ped at MeCook to visit with Mrs.
Lynn Hanford, a sister of Mrs.
Mrs. Frank Cottingham, who re
sides in Murray, underwent an ap
pendectomy operation Saturday morn
ing, July 15 at the St. MaryV hospital
In Nebraska City. Her condition is
said to be good. Her only regret was
that she was unable to be here for
the wedding of her son, Kenneth Cot
tingham. to Anna Mary McMaken
which was solemnized Saturday eve
ning. SHOWING IMPROVEMENT
From Tuesday's Ds.il y
Mrs. Elmer Phillips, who is at the
Methodist hospital at Omaha recov
ering from a very severe operation,
is reported as doing very nicely. She
is resting easily and it is hoped will
soon be well on the highway to re
covery. Mr. Phillips was at Omaha
this afternoon to visit with the wife.
iUSS SPANGLER CRITICALLY ILL
Miss Elizabeth Spangler, member
of one of the oldest families in Cass
county, is very critically in at her
home on Rock street "ts the result of
a cerebral hemorrhage with which
she was stricken suddenly Tuesday
morning while engaged in her usual
duties around the home. She has
been unconscious since that time and
her condition is such that it has
caused much apprehension to the
members of the family circle. The
sisters, Mrs. L. L. Wiles, Mrs. J. E.
Wiles and Mrs. S. A. Wiles have been
with the sister since her attack.
Death of Her
man Holschuh at
Member of One of the Old Time
Families of This Part of
The death of Herman Holschuh, 77.
former resident of Plattsmouth and
Cass county, occurred on Saturday,
July loth at Oklahoma City, where
he has made his home for the past
fifteen years. He has been ill for the
past three weeks and was a patient
at the Hubbard hospital.
The funeral service were held on
Monday from the Capitol Hill fun
eral home in Oklahoma Citv and in
terment at Sunny Lane cemetery.
Mr. Holschuh will be remembered
by the older residents here, as for a
great many years the family resided
west of this city, the father being an
early day farmer of this part of the
ount. Later the family moved into
Plattsmouth and made their home in
the large brick residence on west Oak
street now owned by the Prohaska
Some twenty years ago Mr. Hol
schuh and his "brother. '"Willian.
moved to Oklahoma and have since
made their home in that part of the
southwest. The deceased and his
brother Will had made their home
together for the past year.
In addition to the brother at Okla
homa City, Mr. Holschuh is survived
by four sisters. Mrs. Rose Sulser, Mrs.
Nettie Hirz of this city; Mrs. Mary
Egenberger of Omaha, and Mrs. Anna
Egenberger, Salt Lake City.
VISITS RELATIVES HERE
From Wednesday's Dairy
Earl C. Wescott. of San Bernardino,
California, arrived in the city last
evening for a visit with his brothers.
C. C. and E. H. Wescott and their
families. It has been ten years since
Mr. Wescott was here in the old home
community where he was born and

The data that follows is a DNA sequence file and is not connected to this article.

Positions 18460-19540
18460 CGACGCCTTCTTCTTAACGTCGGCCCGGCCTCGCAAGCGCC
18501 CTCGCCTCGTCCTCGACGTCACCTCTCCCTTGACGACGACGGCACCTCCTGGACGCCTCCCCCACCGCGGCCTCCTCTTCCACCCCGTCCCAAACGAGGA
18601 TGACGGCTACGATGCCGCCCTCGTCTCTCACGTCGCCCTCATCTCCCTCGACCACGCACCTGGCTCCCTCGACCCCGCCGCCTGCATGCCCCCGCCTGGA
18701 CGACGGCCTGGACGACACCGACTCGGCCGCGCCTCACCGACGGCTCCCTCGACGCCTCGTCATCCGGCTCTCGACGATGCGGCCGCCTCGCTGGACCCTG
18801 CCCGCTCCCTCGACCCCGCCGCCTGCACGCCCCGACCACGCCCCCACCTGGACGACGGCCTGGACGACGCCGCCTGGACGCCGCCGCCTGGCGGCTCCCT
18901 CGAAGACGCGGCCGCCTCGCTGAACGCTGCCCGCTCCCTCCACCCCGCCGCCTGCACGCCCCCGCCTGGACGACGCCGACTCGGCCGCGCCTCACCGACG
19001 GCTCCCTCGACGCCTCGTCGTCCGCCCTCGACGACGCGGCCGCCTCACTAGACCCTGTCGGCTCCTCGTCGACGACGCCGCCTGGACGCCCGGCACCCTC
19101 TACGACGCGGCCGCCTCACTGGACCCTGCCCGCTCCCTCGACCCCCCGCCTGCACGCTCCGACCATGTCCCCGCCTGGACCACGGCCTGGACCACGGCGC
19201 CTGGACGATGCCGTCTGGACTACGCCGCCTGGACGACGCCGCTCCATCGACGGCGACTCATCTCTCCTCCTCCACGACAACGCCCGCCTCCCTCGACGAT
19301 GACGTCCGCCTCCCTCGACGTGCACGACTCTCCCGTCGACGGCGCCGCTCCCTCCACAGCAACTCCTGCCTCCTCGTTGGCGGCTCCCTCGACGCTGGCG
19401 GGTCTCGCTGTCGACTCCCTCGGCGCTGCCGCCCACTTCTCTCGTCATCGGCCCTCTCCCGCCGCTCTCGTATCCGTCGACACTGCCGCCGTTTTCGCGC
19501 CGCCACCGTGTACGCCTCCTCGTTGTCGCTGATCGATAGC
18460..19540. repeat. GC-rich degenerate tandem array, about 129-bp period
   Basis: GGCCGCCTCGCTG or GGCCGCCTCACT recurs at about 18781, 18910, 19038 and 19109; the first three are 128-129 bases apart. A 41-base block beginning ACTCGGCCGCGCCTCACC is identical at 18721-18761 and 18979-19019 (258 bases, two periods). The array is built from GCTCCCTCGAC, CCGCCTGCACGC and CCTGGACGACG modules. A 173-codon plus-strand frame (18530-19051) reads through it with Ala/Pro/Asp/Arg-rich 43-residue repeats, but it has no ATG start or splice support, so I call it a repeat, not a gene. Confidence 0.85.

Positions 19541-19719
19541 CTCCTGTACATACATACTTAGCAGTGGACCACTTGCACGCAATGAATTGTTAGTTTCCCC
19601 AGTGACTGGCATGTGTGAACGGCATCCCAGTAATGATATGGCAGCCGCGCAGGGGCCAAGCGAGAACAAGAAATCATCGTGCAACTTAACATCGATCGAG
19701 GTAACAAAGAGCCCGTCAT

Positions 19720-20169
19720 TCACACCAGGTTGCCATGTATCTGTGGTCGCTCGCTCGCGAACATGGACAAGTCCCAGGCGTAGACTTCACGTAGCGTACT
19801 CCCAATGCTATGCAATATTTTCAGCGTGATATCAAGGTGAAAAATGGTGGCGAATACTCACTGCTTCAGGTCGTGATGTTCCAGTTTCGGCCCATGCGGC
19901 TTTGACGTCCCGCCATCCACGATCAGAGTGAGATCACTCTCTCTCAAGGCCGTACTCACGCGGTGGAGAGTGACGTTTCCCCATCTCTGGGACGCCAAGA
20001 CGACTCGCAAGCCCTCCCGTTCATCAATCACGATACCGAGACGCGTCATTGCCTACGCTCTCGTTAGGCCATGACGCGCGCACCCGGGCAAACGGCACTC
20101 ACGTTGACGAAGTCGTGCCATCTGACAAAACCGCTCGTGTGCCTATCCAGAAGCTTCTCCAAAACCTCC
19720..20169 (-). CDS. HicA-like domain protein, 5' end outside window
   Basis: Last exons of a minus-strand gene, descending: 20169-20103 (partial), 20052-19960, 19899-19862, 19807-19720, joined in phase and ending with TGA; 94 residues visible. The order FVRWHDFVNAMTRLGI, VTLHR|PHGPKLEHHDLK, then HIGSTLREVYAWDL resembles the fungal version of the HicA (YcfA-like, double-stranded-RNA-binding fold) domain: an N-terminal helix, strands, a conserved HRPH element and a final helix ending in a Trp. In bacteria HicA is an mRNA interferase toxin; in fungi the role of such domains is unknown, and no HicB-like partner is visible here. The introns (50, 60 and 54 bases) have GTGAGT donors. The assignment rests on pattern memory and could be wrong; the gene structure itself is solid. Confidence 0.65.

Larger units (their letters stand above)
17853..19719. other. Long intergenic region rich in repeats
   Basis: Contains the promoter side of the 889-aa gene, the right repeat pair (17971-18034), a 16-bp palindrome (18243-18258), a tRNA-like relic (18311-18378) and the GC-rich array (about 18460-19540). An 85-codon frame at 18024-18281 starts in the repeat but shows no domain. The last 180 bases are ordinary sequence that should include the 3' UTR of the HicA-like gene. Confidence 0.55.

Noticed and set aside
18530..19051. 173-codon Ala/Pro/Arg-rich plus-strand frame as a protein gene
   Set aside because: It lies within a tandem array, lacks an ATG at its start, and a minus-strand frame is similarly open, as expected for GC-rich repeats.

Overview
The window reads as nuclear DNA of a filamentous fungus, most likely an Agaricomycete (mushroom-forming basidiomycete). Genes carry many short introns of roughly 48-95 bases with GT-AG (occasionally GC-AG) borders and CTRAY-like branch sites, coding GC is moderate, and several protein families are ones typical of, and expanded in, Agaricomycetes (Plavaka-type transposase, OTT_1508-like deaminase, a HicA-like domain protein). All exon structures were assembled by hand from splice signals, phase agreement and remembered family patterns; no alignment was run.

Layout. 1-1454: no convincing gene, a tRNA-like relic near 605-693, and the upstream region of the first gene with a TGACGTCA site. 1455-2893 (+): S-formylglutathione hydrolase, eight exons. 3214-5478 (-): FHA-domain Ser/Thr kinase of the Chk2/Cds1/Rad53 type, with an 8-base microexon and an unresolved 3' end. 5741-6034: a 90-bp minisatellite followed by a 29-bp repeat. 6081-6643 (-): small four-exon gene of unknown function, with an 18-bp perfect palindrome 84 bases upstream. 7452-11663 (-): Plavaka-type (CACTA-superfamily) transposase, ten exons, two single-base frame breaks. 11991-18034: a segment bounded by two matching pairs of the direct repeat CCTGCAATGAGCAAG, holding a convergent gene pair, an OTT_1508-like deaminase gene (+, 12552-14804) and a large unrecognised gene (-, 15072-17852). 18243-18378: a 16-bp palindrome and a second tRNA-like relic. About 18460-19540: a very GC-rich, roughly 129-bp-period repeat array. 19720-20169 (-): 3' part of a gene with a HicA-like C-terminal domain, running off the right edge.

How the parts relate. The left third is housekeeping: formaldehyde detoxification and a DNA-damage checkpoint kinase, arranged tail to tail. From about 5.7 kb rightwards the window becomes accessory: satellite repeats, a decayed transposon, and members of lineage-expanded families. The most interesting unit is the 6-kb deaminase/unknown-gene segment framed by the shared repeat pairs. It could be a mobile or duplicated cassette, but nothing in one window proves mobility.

spent his more youthful years. He
left here some thirty years ago and
has largely been engaged in electrical
contract work since locating on the
west coast. Mr. Wescott expects to
spend some time here in resting and
recuperating and meeting the many
old time friends.
ATTENDS FUNERAL SERVICES
Tuesday afternoon William Baird
motored to Lincoln, taking with him
Mrs. Baird and Mrs. E. H. Wescott
who spent the night there and this
morning continued on to Beatrice
where they attended the funeral ser
vices of Mrs. Ellet Grant Drake,
noted Nebraska lady.
Mrs. Drake was very active in the
P. E. O. sisterhood, being at one
time president of the supreme chap
ter. She was also a leader in the
Daughters of the American Revolu
tion as national vice-president gen
eral and also as state regent.
SUFFERS FROM STROKE
D. E. Askew, for many years a
well known resident over Cass coun
tv. has just recently suffered a third
(troke t the country farm home west
of the city where he has spent sev
eral years. He however has rallied in
very good shape from the attack and
is low able to be around again
HOW IS YOUR INSURANCE?
FRANK E VALLERY, now writing
hail and auto insurance for the
FARMER'S MUTUAL HAIL ASSO
CIATION of IOWA.
Will soon have full line of all types
of insurance for your protection,
handled in connection with real es
See Vallery First -and Be Safe.
Guest of Rotary
Club on Tuesday
History Teacher of Tarkio College
Talks on Tragic Story of
John Wilkes Booth.
Tuesday at the luncheon of the
Rotary club, a very pleasant treat
was offered the members in the pres
ence of Robert Foster Patterson, for
mer Plattsmouth school man and now
in the history department or Tar
kio college at Tarkio, Missouri.
Mr. Patterson, who has been doing
a great deal of research work in
the past year in preparation for his
degree, was the guest speaker and as
his subject took the story of the
tragic ending of John Wilkes Booth,
noted American actor who had slain
President Lincoln at the Ford the
atre in Washington. April 14. 1865.
While at the University of Colo